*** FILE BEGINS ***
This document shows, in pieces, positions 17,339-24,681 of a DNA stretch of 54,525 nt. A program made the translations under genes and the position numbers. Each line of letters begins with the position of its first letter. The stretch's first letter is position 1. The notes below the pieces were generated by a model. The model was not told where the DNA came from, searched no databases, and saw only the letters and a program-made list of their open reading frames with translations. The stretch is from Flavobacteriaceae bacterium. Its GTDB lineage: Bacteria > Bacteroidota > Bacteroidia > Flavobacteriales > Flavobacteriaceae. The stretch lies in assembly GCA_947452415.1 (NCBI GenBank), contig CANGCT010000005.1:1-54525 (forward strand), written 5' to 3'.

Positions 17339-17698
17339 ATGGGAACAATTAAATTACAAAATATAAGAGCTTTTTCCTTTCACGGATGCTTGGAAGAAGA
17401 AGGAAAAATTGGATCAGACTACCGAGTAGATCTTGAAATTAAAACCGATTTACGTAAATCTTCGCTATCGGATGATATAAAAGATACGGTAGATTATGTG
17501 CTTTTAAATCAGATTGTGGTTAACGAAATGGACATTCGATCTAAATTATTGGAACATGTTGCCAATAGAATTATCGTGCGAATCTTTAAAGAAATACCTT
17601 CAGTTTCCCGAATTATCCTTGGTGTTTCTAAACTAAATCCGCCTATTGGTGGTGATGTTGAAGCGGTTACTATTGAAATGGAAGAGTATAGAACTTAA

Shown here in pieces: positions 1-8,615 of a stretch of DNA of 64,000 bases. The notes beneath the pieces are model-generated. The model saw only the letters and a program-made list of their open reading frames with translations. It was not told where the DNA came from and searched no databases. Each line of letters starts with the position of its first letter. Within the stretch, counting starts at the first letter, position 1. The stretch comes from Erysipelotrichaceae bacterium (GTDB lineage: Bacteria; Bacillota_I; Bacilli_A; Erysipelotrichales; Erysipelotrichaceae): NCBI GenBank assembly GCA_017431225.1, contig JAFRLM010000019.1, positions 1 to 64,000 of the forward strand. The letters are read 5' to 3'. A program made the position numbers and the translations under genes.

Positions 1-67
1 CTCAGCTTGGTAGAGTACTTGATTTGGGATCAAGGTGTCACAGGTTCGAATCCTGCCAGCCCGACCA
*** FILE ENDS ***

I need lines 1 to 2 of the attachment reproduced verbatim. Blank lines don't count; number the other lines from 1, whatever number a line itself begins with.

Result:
This document shows, in pieces, positions 17,339-24,681 of a DNA stretch of 54,525 nt. A program made the translations under genes and the position numbers. Each line of letters begins with the position of its first letter. The stretch's first letter is position 1. The notes below the pieces were generated by a model. The model was not told where the DNA came from, searched no databases, and saw only the letters and a program-made list of their open reading frames with translations. The stretch is from Flavobacteriaceae bacterium. Its GTDB lineage: Bacteria > Bacteroidota > Bacteroidia > Flavobacteriales > Flavobacteriaceae. The stretch lies in assembly GCA_947452415.1 (NCBI GenBank), contig CANGCT010000005.1:1-54525 (forward strand), written 5' to 3'.

Positions 17339-17698